Pour some water in a glass. Looks clear right? Well, it actually has a deep blue hue that is imperceptible at the low volume in the glass (put a larger quantity of that same water in a pool with a white bottom and the deep blue hue is readily seen). This is because of selective absorption of certain wavelengths of red in the visible spectrum, which is due to a phenomenon of highly excited vibrational transitions causing nuclear motions in the water molecules. (Check out this journal article for a thorough explanation.)
Basically, we could say that blue light penetrates water best because the red-orange spectrums that are > 550 nm are readily absorbed by water.
But what about an ocean? Sometimes waters look dark blue, or almost tinted with tropical teal, or even a hue of brown. Again, there are many variables coming into play. It depends on the localities of the source of light and the perceiver. Only from the surface, the water reflects a certain amount of light. It will mirror (to a certain extent) the light incidence upon it (think of your reflection in a calm, waveless pond; it’s recognizable but not exact, as a certain amount of your image in the water is being absorbed); so a blue sky above will have the water reflecting an amount of those blue hues. Also, the suspended particulates in the water will scatter light differently, and in fact, for the blue hues absorbed by water to be reflected back to the perceiver, suspended particulates in the water are required (Braun & Smirnov, 1993). If the water is very turbid, say from mining in an upstream location, the particulate matter will reflect back that brownish hue. Reddish water is likely due to a swarm of red algae, or certain phytoplankton or dinoflagellates (din-uh-flaj-uh-leyts), which are planktonic microorganisms; this phenomenon is often called red tide and can be harmful to life.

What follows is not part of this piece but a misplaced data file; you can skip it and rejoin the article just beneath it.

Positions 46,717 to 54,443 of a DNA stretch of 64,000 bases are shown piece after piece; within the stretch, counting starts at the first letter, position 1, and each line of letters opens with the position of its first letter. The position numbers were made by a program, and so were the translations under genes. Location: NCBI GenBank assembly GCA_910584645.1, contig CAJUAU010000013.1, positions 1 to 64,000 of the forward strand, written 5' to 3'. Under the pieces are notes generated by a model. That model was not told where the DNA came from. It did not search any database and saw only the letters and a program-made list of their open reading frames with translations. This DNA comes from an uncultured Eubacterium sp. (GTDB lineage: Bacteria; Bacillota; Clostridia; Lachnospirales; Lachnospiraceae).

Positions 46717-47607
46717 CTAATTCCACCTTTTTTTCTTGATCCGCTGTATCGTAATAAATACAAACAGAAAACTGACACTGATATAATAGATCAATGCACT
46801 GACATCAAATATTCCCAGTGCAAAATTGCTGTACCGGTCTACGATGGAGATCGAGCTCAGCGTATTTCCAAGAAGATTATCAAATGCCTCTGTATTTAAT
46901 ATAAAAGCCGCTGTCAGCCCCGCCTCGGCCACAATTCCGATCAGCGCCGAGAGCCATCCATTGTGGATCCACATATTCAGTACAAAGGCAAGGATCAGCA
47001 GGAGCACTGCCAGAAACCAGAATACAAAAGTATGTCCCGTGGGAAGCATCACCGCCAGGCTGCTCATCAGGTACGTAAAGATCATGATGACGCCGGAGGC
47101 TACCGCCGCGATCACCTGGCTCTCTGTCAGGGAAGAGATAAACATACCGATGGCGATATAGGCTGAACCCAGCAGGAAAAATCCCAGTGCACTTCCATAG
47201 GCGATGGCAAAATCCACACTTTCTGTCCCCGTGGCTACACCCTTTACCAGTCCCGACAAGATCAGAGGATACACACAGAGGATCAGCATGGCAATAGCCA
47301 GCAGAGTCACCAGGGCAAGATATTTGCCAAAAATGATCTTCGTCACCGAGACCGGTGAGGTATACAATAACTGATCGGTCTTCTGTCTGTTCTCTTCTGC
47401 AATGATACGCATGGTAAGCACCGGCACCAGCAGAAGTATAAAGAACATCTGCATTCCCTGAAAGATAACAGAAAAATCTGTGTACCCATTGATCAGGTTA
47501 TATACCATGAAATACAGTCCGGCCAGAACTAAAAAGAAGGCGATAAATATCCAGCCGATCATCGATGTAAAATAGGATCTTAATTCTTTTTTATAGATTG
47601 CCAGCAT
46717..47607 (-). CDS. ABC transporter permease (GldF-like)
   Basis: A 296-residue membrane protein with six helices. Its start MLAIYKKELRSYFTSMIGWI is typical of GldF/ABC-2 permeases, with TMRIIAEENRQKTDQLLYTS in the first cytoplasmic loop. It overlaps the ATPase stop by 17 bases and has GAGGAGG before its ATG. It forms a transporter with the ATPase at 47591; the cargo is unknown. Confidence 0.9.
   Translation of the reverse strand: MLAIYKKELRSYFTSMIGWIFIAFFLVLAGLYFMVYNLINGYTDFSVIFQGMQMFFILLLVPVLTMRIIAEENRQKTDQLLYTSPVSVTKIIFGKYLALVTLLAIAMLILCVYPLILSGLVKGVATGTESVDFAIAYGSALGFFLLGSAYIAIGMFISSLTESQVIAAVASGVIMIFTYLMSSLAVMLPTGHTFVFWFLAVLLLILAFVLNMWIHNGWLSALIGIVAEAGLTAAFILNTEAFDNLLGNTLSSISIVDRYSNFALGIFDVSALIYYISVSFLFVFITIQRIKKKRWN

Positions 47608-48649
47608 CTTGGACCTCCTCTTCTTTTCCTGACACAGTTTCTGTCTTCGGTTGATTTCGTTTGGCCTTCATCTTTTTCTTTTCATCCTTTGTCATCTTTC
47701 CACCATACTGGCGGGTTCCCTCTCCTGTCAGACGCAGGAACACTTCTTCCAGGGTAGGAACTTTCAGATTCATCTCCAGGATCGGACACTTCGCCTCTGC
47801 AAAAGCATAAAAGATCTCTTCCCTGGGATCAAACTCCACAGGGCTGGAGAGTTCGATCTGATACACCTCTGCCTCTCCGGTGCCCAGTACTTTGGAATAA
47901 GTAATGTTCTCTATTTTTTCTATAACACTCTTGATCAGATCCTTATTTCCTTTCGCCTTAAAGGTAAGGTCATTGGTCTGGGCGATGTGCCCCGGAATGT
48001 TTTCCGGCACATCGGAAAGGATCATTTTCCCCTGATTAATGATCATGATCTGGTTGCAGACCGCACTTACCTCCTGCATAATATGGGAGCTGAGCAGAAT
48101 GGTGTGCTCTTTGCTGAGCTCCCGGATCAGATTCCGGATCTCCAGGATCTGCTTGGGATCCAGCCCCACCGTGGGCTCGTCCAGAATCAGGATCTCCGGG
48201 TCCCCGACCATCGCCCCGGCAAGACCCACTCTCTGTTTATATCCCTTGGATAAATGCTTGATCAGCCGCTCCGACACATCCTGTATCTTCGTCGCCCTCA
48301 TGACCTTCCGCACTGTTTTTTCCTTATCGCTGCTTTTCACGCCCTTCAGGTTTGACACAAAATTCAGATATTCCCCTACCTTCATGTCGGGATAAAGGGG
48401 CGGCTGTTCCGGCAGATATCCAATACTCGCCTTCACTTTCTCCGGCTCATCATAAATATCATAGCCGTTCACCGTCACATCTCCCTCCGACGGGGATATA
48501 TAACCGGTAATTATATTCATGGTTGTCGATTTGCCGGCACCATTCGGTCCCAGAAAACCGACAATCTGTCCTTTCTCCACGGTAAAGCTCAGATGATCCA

WHAT ABOUT THE FISHES?
Fishes see and perceive color much the same as humans and many other terrestrial vertebrates. Most fishes do see in color, and their capabilities, depending on the species, can extend into seeing past our visible spectrum such as into ultraviolet light.
Within the water, light is readily absorbed. At about 200 m, only 1% of the light has penetrated. And for humans, visible light to the human eye vanishes in the 200-800 m zone. Deepsea fishes are 15-30 times more sensitive to light and can detect light around 700 -1300 m (Helfman et al., 2009).
The light in the mesopelagic, or twilight zone, is near nil and is reflecting short blue-green wavelengths around 490 nm. Fishes living in the low-light twilight zone are rarely a bluish-green color; if they were, they would be reflecting all of that blue light and be readily seen by predators. The bathypelagic, or midnight zone, is continually dark, aside from all the creatures creating their point source bioluminescence illuminations. Thus, fishes in the mesopelagic zone will often have large eyes (averaging 50% of their head length) and sometimes tubular eyes and/or eyes that point upwards, trying to gather as much of that minuscule amount of light as possible. And bathyal fishes (those living in the bathypelagic zone) have small eyes. Why? Eyes are very expensive to operate in terms of oxygen and ATP usage (Wong-Riley, 2010). At such extreme depths, with no light, except those from point sources (such as the bioluminescent illuminations of photophores of fishes), there is no need to have large, energy-expensive eyes.
THE BASIC PROCESSES OF THE FISH’S EYE:
Light will travel through the transparent cornea and enter the eye through the pupil. The light will then travel through the lens (more spherical in fishes than in other terrestrial vertebrates) and continue through the liquid center, then through three layers of nerve cells before hitting the photoreceptor cells of the retina.